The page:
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Two poems by Rebecca Varley-Winter

Mount Caburn to Lewes

Ah, nature. We’re very lucky in Lewes to be nestled into the South Downs, with beautiful views of rolling hills round every corner. With that in mind here’s something nice for the weekend. A lovely poem in Obsessed with Pipework called ‘Clouds’ caught my attention and I tracked down the poet, Rebecca Varley-Winter, who kindly agreed to let me reproduce ‘Clouds’ and ‘Hill’ on this blog, for your delectation. Don’t say I don’t spoil you.


I am not godly
but when they move like this
on a hill I’ve seen daily
and walked over antlike
and, wreathing, make of its reaches
a land never travelled,
deep in mist, so softly distant
that in the apple gold light
it condenses to a myth
or figment of the ground,
shifting, departing already –
by water and earth
I bow down, I bow down.


Home being this hill,
lover’s hip,
day lengthening on it,
stretching a shape
where thought drapes,
the shade of this place –
without this hip bone
shoulderblade twist,
a grass wisp
tuned to the gold shift
on a known shape, heavy,
what would I be? Swift
the wind could pass
straight through my heart
without shelter, at last

Both ‘Clouds’ and ‘Hill’ first published in Obsessed with Pipework 62.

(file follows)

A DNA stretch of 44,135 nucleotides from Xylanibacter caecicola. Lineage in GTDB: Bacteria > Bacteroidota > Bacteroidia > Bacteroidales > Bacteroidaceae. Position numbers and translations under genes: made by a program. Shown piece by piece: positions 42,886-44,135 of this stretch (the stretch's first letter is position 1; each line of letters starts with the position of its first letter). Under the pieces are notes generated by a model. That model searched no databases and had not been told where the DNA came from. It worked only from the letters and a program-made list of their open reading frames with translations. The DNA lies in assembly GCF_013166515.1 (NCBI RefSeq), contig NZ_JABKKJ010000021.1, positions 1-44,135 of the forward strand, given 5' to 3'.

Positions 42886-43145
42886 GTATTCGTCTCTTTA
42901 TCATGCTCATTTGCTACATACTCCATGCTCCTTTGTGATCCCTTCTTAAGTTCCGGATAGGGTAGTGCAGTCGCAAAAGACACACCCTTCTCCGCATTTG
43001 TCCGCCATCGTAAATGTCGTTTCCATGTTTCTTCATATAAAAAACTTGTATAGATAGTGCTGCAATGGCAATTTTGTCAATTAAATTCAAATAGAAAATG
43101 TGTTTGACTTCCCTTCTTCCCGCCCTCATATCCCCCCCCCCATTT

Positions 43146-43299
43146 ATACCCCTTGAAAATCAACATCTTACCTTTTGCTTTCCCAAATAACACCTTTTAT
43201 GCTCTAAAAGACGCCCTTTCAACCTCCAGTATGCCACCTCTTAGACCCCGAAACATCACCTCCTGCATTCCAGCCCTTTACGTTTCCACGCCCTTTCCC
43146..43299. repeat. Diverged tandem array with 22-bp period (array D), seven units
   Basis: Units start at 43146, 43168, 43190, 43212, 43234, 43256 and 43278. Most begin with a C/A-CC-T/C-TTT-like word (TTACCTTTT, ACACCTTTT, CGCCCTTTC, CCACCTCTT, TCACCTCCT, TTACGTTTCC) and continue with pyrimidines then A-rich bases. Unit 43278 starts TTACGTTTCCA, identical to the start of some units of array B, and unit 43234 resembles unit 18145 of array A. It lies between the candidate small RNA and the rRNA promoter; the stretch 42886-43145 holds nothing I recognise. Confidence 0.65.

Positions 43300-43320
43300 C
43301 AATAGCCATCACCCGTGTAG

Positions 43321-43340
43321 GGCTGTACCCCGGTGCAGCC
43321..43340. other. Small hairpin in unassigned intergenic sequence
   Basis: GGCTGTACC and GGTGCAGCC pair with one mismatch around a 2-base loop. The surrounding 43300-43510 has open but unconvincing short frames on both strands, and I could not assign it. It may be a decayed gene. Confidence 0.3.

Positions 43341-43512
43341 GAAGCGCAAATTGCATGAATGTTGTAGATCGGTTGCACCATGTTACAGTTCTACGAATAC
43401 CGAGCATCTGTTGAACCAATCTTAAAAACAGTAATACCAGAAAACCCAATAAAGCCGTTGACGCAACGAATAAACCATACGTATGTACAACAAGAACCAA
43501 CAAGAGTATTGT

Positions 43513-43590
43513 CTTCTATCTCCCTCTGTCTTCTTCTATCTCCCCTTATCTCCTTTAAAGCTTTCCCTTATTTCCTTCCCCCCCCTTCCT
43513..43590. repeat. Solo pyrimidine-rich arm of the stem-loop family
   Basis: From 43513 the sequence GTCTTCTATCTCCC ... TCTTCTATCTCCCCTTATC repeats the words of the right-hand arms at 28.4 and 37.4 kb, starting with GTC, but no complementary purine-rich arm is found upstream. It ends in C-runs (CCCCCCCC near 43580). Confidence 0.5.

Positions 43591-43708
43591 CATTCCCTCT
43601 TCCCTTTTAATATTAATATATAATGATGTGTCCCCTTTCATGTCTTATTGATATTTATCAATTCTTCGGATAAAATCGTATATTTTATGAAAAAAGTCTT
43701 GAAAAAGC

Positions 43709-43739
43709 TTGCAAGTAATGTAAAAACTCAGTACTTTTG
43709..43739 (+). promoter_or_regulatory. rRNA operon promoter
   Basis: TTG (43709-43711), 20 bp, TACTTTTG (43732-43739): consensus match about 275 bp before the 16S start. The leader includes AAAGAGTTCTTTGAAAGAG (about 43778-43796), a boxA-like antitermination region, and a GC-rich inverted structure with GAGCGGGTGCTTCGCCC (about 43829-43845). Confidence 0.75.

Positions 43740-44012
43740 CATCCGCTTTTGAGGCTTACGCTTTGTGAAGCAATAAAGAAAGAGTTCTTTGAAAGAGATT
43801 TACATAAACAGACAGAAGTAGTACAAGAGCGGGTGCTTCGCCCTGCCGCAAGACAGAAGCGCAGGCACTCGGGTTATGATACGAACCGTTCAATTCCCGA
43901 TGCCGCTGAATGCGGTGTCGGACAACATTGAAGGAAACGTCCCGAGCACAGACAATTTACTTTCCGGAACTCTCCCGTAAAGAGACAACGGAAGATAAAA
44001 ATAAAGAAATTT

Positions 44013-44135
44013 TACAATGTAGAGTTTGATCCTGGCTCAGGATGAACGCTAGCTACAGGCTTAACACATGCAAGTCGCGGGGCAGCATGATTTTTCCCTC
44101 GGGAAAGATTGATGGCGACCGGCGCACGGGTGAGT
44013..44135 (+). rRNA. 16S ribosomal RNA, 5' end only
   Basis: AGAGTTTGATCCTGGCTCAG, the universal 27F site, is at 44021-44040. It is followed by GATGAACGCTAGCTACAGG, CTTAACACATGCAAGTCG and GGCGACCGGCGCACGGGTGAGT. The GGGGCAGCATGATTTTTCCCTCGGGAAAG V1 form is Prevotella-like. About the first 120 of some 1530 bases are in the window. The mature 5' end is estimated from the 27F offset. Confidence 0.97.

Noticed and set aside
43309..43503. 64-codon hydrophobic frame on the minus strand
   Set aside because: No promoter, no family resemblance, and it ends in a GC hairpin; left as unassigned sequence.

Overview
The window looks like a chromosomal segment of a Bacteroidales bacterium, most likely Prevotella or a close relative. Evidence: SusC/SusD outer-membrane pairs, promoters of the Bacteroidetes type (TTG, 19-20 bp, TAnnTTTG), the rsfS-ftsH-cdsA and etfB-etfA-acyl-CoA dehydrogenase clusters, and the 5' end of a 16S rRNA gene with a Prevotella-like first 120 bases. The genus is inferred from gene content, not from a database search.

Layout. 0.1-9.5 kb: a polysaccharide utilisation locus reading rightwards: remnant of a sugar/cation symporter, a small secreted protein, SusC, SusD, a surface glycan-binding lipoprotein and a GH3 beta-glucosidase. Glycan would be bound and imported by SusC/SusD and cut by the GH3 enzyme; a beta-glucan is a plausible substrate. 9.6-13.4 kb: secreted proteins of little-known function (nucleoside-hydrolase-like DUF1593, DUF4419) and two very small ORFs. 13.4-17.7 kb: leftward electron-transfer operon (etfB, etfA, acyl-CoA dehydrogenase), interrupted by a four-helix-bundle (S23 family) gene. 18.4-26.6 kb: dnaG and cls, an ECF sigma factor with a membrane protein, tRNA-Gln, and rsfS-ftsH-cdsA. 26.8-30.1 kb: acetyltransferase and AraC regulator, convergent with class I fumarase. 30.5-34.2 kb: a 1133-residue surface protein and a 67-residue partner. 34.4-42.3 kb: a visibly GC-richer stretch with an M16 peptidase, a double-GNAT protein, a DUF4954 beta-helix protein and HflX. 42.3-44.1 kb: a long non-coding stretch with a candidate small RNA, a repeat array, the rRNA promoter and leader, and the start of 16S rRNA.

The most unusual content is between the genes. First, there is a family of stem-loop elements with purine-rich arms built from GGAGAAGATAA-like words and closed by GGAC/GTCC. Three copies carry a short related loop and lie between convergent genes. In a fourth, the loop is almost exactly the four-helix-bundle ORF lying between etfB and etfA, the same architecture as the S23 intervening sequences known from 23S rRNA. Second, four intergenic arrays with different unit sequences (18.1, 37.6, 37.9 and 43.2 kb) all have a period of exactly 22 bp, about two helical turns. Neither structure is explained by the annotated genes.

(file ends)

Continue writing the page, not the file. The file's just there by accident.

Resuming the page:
About Rebecca Varley-Winter:
I’ve been writing poems for ten years. ‘Clouds’ and ‘Hill’ were both inspired by a shapely hill near where I grew up on the Isle of Wight, and a lot of my poetry is rooted in that landscape. Lately I divide my time between London and Cambridge, where I’m working on a PhD on modernist poetry; I also make enthusiastic noises about music at It’s good to share, so here are the names of some young poets I admire: Ollie Evans, Amy De’Ath, Helen Mort, Sarah Howe, Scott Annett, Justin Katko, Mendoza, Laura Kilbride, Holly Pester, Jessica Pujol, Nat Raha, Matthew Gregory, Kate Tempest.

Image: ‘Mount Caburn to Lewes’ by Sue Haseltine

Published inPoems

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  1. Yes, you have spoiled us! I especially like ‘Hill’ and the body images in it.

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Robin Houghton 2021